As Nene strolled from the practice court to the media scrum awaiting his comments on Saturday, the eve of Washington’s playoff opener in Chicago, there was something different about the Wizards forward.
The knee brace was still there, as were the dreads and the focused gaze. But his Wizards practice jersey was turned to the blue side, a sight that generally means a player took reps with the first unit.
Neither Nene nor Wizards Coach Randy Wittman would definitively answer whether the forward would make his first start since returning from a sprained knee ligament that sidelined him for six weeks. But with Nene’s play in the paint critical to Washington’s chances against Chicago, the idea of him re-entering the starting lineup on Sunday is not far-fetched.
“I’m going to do what I need to do. If I start, if I start on the bench, I’m going to do what I need to do,” Nene said. “I’m working, I’m working. The whole team is preparing themselves for the playoffs. We’ll see tomorrow.”
Since returning in an April 9 loss to Charlotte, Nene has shown no effects of the knee injury that forced him out of 21 games during the last two months, averaging 14.3 points, 2.5 rebounds, two assists and 20.8 minutes in four games off the bench.
The 6-foot-11 interior force sat out an April 12 win against Milwaukee as a precaution to avoid the wear of games on consecutive nights. But after playing with a 16- to 20-minute restriction in his first two games, Nene stayed on the floor for 24 and 22 minutes in Washington’s final two regular-season contests, respectively.
“No setbacks. Nothing. Steps that were needed; that’s why I think it was important to get some games under his belt,” Wittman said. “Obviously, before moving into the playoffs and it was good we were able to do that. And I thought he progressed well.”
Trevor Booker also progressed well in Nene’s absence, especially during the past month. The third-year forward put together his best stretch of basketball in April, averaging 11.1 points and 3.4 rebounds, including 20 points in the regular-season finale against Boston. But Sunday will mark Booker’s first playoff experience, whereas Nene is entering his eighth postseason and his absence marked the biggest difference between Washington’s two wins and one loss to Chicago this year.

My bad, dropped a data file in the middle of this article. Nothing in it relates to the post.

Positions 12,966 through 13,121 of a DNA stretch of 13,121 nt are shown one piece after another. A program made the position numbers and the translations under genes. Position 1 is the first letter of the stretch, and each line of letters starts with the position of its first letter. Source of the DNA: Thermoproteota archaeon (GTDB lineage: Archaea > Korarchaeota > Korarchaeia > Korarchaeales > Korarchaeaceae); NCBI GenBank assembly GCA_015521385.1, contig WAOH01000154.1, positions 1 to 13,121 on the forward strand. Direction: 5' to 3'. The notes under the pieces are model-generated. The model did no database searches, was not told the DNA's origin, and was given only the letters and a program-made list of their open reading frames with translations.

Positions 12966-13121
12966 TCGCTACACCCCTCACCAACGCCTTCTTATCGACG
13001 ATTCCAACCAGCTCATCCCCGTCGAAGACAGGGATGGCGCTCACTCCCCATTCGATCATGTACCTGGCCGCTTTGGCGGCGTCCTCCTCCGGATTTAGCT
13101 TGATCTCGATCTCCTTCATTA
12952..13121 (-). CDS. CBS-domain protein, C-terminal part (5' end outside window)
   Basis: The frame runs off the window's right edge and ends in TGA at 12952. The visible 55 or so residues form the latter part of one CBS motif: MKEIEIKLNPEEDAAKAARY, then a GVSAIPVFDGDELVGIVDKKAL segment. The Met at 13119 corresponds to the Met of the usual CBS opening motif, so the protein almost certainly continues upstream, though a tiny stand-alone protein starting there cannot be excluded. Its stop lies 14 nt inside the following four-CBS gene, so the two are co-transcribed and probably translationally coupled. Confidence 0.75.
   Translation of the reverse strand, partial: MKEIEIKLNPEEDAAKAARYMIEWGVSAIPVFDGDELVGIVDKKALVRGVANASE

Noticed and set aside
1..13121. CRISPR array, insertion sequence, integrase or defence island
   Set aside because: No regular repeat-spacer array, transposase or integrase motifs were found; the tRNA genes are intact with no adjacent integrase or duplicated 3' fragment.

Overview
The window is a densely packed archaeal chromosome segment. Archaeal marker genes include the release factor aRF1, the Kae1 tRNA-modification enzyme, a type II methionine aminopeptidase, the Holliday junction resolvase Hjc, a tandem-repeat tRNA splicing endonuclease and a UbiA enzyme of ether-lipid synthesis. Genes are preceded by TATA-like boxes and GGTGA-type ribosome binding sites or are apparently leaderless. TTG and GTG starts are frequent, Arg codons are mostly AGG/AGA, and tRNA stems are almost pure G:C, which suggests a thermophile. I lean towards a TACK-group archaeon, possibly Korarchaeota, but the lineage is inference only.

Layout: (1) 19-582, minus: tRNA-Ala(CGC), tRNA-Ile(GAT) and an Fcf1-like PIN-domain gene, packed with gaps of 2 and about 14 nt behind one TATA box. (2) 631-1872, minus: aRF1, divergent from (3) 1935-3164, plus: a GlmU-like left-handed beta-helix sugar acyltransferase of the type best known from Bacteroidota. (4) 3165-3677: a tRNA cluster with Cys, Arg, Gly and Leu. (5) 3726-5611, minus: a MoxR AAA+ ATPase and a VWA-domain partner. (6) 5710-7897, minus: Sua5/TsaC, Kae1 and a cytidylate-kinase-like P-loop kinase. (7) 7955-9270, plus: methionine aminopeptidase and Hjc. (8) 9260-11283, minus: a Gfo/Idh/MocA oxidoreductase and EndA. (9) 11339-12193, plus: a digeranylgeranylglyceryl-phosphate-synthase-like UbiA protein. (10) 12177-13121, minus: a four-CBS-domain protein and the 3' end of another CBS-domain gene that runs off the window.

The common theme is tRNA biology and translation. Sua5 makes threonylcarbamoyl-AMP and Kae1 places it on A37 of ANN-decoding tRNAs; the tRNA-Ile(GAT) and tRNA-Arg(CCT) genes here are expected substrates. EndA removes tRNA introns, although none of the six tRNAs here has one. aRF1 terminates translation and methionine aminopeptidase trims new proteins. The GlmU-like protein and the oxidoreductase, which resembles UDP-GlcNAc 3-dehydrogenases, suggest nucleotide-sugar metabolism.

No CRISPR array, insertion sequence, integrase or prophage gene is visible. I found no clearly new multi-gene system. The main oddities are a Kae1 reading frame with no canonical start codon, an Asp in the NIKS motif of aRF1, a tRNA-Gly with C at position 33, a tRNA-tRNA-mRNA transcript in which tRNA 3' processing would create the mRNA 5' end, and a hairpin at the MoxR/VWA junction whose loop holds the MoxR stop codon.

“He make us so much better,” Wizards forward Al Harrington said. “He’s essentially like another point guard for us. He can control the ball in so many different ways with the low post and the high post. It’s huge having Nene back and he’s just going to make us that much more dangerous.”
The talk of whether Nene will start or come off the bench is similar to the build-up before Washington’s first meeting with Chicago in January. At the time, Nene was working his way back into the rotation after being sidelined by an Achilles injury for 12 games. Wittman elected to insert Nene back into the starting lineup against Chicago and the forward rewarded his coach’s choice, scoring eight of his 19 points in the fourth quarter to help seal a 102-88 victory.
Despite this outcome, along with another Wizards triumph against Chicago four days later, Washington enters its first-round series as a perceived underdog to the defensive-minded Bulls. But as the Wizards prep for Game 1 on Easter Sunday, Nene is leaving his team’s chances in two people’s hands: God and his teammates.
“Haters are haters,” Nene said. “We’re going to play hard with a lot of passion. Who knows the future? Only God. The haters know the past. I know the present but the future, only God knows.”